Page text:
It seems that COVID keeps coming out with new variants. A couple weeks after my fiftieth birthday, I just got my second booster. As a Health Department employee, I encourage people to keep getting vaccinated, washing your hands, wearing masks, and distancing. Even though more recent strains are not as deadly as the original variants, this virus still kills. But it’s not just the disease that’s deadly.
Emotional Contagion: Deadly or Life-Giving
Since the beginning of COVID-19, there has been an increase in depression, suicide, domestic violence, addiction, homelessness, and countless other scourges that spread during a pandemic. One thing builds on another. Fear leads to despair and hopelessness, desperation, and violence. There’s more than just one disease out there–and we could be the source of transmission. Emotional Contagion can be just as deadly–or alternatively, life-giving. According to Clara Morris’ article, “Emotional Contagion: Everything You Need to Know,”
Emotional Contagion is the ability to influence the emotions and behaviors of others, either directly or indirectly. The etymology of “Contagion” in emotional contagion comes from the conscious and unconscious acts of sharing our emotions with others via verbal or physical expression. Though the word “Contagion” sounds intimidating, emotional contagion is used as a strategy in work settings and relationships. Our brain adapts to an “emotional culture,” and it helps us to read other’s emotions to show us how appropriate our responses should be. Neurologists have found that mirror neurons are responsible for this phenomenon and are a useful learning tool.
The Bible on Emotional Contagion
Emotional contagion can be a bane or a blessing. One man’s depression can lead to another’s sorrow, but one woman’s joy begets another’s well-being. Proverbs 13:20 NRSV says, “Whoever walks with the wise becomes wise, but the companion of fools suffers harm.” It matters what kind of influences you expose yourself to–and it’s important how you share yourself with others. This is why Jesus said, “You are the salt of the earth; but if salt has lost its taste, how can its saltiness be restored? It is no longer good for anything but is thrown out and trampled underfoot (Matthew 5:13 NRSV).” He wanted his disciples to share their flavor with others but cautioned against allowing the world to cause us to lose our savor.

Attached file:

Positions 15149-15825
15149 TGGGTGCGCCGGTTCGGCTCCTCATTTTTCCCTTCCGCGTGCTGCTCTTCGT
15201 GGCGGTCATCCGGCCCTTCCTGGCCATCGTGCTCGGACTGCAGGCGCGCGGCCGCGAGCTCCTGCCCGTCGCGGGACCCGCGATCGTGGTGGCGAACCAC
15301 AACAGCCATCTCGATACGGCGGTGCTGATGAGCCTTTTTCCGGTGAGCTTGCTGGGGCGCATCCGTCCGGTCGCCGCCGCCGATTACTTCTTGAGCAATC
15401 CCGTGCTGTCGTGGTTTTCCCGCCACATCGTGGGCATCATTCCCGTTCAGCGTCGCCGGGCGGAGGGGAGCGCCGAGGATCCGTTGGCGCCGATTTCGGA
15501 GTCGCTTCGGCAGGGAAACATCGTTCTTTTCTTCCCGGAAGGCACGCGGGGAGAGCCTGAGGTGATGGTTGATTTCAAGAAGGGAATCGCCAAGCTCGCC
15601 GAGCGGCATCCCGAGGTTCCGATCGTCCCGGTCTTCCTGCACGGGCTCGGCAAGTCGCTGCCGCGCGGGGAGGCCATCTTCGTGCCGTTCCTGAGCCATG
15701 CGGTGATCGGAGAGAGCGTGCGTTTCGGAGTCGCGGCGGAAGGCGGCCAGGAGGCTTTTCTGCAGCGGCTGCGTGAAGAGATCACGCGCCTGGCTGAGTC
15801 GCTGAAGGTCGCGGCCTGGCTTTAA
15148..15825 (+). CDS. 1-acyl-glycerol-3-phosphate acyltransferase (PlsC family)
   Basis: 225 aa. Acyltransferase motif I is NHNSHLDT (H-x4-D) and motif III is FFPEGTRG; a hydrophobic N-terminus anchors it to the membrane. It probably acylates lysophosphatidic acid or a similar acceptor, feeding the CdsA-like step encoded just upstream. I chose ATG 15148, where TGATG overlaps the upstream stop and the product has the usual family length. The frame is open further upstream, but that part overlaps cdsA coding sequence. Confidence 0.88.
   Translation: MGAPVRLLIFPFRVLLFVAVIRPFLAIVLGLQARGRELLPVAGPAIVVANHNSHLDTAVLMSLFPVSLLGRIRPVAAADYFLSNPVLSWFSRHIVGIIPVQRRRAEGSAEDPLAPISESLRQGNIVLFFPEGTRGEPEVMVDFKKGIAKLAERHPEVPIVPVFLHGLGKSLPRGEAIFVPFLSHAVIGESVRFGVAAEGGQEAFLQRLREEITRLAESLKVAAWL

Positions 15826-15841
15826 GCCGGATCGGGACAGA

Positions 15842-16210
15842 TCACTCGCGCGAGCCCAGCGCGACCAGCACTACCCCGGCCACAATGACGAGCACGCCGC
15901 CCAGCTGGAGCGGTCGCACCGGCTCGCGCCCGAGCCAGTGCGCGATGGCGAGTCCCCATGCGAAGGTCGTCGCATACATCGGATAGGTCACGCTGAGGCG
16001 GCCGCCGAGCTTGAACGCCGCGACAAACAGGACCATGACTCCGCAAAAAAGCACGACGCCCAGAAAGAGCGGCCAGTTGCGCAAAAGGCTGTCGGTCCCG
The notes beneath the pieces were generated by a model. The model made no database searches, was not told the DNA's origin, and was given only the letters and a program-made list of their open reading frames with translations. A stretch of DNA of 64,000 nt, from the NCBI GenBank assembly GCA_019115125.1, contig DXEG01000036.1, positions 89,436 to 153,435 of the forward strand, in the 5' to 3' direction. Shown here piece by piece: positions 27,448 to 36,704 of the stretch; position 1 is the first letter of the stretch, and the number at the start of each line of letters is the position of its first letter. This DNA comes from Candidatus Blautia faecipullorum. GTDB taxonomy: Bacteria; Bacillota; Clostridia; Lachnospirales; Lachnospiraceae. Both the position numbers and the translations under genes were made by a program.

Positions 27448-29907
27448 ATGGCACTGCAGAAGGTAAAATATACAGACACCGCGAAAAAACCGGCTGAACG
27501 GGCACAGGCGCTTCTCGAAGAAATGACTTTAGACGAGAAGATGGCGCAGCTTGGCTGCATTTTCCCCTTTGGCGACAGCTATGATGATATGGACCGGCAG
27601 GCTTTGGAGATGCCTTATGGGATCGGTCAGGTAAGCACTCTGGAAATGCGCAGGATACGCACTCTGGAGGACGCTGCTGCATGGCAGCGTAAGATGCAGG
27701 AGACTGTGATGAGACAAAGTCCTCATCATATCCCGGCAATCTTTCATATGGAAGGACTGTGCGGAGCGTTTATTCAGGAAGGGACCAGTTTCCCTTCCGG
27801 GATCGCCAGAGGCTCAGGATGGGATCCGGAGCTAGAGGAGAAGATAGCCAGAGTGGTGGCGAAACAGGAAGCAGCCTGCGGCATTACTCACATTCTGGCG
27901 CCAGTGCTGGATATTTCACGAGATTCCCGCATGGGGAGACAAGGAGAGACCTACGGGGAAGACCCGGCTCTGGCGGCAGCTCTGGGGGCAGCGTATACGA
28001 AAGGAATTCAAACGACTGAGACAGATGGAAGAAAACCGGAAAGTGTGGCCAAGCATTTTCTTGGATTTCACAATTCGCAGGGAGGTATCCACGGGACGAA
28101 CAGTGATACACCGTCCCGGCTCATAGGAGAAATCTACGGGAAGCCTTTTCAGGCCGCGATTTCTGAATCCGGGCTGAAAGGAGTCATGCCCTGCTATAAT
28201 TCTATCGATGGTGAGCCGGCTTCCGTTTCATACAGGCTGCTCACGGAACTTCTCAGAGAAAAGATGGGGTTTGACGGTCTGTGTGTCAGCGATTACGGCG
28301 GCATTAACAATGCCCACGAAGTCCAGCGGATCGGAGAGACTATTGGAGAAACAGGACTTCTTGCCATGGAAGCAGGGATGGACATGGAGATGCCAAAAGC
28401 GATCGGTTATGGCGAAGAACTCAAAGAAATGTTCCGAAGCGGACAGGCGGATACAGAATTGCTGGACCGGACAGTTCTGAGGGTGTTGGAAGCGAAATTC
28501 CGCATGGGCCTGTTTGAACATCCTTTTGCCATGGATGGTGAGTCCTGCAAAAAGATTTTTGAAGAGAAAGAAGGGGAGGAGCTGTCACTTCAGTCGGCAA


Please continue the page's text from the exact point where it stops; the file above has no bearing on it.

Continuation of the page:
Yes, it’s possible to “catch” emotions from other people. We become like the negative people we spend our time around if we don’t wear our proverbial PPE. But we can also give our positive emotions away. If you want to be a person who brings healing to the world, it’s important to remember the concept of emotional contagion. In his training, “The Body Keeps the Score: Trauma Healing with Bessel Van de Kolk” the titular presenter said, “People can borrow our stillness from us.” Or, when a person is struggling to believe, they can borrow on our faith.
What’s Your Intention?
When it comes to emotional contagion, the difference between whether you’re a catcher or a spreader depends on your intention. Your mother always cautioned you about the influences of bad friends. But Jesus spent his time with sex workers, people with addiction, and other “sinners” in the eyes of the religious leaders. His intention determined whether his influence would spread, or whether he would be contaminated himself. Your intention will do the same. If you are a person of peace, you’ll spread that peace, just by being yourself. If you determine to share unconditional love, people around you are going to catch it. This is how we will change the world.
We’re not quite past the COVID Times. The past few years have brought more than just viral infection. These days it’s friend against friend, brother versus sister, on issues of politics, religion, vaccinations, racism, guns, abortion, and more. But remember that emotional contagion works for building people up as much as tearing them down. Just as a vaccination works through injection, being a Jesus-follower means injecting peace into the world. It means being a voice of compassion, love, and grace–and having faith that the more we spread these things, the more viral they will become.